Economics as a discipline, as a place and as a phenomenon has primarily been male-centric. As a discipline of the social sciences, economics is one can argue the most ‘masculine’ one. We have within this discipline, theories that aren’t necessarily gender-neutral and theorist who are mostly male. The problem still persists today in the 21st century, where only two women were awarded the Nobel Prizes in this field.
Now, in theory, so to speak the gender of the economist should not matter, since the theories and literature they produce may not have anything to do with gender. This is where our thoughts may be limiting. Human’s look at things, concepts and phenomenon with a set of biases. There is a perspective to their understanding, and the theories they thus produce may be ridden with a male bias.
A closer look at the economy as a marketplace would also show you a stark figure that women form a very small portion of the participants in the economy. A large portion of the women are virtually unseen in most markets where they are seen to dominate the unpaid labour sector. This brings us to the point of economics at its core, as a phenomenon, where comes the issue of the differential wage earnings of men and women. This goes to show that the gender problem exists in theory, participation and different economic outcomes as well, which further highlights the need for a gendered lens to economics. We will thus, look at this from a policy point of view, a discipline point of view as well as in terms of some of the barriers women may face.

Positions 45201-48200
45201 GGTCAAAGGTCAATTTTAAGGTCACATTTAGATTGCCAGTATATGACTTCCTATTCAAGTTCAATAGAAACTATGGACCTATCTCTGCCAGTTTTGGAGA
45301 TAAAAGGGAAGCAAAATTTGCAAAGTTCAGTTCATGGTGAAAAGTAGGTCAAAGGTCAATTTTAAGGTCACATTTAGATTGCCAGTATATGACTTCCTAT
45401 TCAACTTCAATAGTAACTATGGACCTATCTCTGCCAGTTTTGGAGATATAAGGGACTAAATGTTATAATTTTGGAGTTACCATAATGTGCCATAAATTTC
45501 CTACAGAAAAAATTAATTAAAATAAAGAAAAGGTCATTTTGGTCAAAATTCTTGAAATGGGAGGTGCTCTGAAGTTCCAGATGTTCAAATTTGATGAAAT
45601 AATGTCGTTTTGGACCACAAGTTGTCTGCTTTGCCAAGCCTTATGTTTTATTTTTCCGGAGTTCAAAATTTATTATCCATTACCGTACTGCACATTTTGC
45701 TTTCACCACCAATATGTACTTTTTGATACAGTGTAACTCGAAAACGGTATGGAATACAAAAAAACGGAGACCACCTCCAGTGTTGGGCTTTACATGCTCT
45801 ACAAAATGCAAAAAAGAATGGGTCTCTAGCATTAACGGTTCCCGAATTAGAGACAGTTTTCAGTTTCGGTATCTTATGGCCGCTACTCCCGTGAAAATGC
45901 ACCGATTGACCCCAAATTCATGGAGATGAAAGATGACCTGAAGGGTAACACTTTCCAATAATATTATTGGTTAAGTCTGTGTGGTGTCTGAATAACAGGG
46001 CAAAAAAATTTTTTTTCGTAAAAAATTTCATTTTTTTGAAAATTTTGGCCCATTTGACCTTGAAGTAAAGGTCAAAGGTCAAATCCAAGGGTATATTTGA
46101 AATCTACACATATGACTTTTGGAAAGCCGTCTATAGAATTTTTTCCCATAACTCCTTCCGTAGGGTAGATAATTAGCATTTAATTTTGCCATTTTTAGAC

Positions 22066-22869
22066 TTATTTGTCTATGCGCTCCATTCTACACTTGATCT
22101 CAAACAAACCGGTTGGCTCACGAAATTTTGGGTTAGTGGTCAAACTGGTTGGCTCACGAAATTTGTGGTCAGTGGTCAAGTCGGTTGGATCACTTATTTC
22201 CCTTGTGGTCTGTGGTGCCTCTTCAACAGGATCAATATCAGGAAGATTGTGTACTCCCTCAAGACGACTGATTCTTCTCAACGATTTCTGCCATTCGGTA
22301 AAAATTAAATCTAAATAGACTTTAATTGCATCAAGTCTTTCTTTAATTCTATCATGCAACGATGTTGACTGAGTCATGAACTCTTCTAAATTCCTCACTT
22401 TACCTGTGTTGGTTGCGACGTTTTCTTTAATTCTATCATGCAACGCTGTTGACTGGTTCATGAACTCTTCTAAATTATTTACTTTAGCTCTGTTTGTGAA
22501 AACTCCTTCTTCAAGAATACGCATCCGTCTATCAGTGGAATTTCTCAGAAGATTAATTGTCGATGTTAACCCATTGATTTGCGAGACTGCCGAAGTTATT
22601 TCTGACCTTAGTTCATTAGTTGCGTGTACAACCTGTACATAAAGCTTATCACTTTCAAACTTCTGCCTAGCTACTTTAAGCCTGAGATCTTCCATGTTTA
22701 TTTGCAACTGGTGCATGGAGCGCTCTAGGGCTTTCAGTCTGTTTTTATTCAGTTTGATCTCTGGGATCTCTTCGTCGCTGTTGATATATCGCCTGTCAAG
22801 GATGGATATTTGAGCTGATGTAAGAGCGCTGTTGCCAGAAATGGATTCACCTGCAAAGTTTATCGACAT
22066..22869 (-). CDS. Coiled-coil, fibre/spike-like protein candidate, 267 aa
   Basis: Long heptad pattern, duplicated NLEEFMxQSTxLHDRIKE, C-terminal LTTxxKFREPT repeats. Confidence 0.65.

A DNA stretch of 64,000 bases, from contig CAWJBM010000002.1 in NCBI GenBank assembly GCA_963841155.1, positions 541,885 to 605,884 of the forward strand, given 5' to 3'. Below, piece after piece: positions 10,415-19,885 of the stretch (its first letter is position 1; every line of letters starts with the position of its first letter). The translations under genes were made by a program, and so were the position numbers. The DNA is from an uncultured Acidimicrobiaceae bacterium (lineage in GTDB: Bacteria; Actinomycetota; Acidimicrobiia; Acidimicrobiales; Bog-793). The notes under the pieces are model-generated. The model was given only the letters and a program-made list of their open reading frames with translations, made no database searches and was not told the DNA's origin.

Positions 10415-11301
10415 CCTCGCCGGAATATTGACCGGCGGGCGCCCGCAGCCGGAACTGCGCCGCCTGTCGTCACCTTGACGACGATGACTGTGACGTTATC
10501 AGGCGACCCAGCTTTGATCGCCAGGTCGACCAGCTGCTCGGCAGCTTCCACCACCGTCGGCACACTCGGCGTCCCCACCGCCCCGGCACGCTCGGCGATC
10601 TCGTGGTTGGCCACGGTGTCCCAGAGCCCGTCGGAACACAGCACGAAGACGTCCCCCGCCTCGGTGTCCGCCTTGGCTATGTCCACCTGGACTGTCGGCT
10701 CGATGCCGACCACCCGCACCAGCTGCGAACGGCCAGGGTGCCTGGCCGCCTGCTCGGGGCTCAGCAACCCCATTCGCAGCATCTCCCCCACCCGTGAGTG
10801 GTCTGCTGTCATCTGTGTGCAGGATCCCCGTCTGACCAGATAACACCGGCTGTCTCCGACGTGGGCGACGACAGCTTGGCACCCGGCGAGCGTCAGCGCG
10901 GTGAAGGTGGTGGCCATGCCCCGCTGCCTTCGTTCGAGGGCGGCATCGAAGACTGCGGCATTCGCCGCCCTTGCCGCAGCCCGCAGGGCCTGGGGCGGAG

Underrepresentation of Women in Economic Sciences
When the Royal Swedish Academy of Sciences announced its 2019 Nobel Prize in Economics, Esther Duflo became the youngest person and only the second woman to achieve this feat since 1969 when it was first awarded. Elinor Ostrom was the first woman to win this award, ten years ago, in 2009. Duflo wants to inspire more women to take up Economics as a means for bringing about a change in the world. The very skewed representation of females in Economics is not just limited to the list of Nobel Laureates but pervades the discipline. Just like STEM subjects (Science, Technology, Engineering and Mathematics), women representation in Economics is very minor. Only one-third of doctoral candidates for Economics in the USA are women. Moreover, in a poll conducted by the American Economic Association, around 48 per cent of female respondents reported discrimination at work on the basis of sex.
Christine Lagarde, Janet Yellen and Gita Gopinath are one of the few female names which figure in a highly male-dominated world of economics. Representation of women in economics is as crucial for the development of the discipline itself as it is for the upliftment of women and society on the whole. Women tend to bring different perspectives to problem-solving. Their underrepresentation is denying the main objective of economics which is effective utilisation of scarce resources with alternative uses. It is high time that economics fraternity accepts the issue and addresses it to serve its intended purpose of enhancing human welfare.
Glass Ceiling and Glass Cliff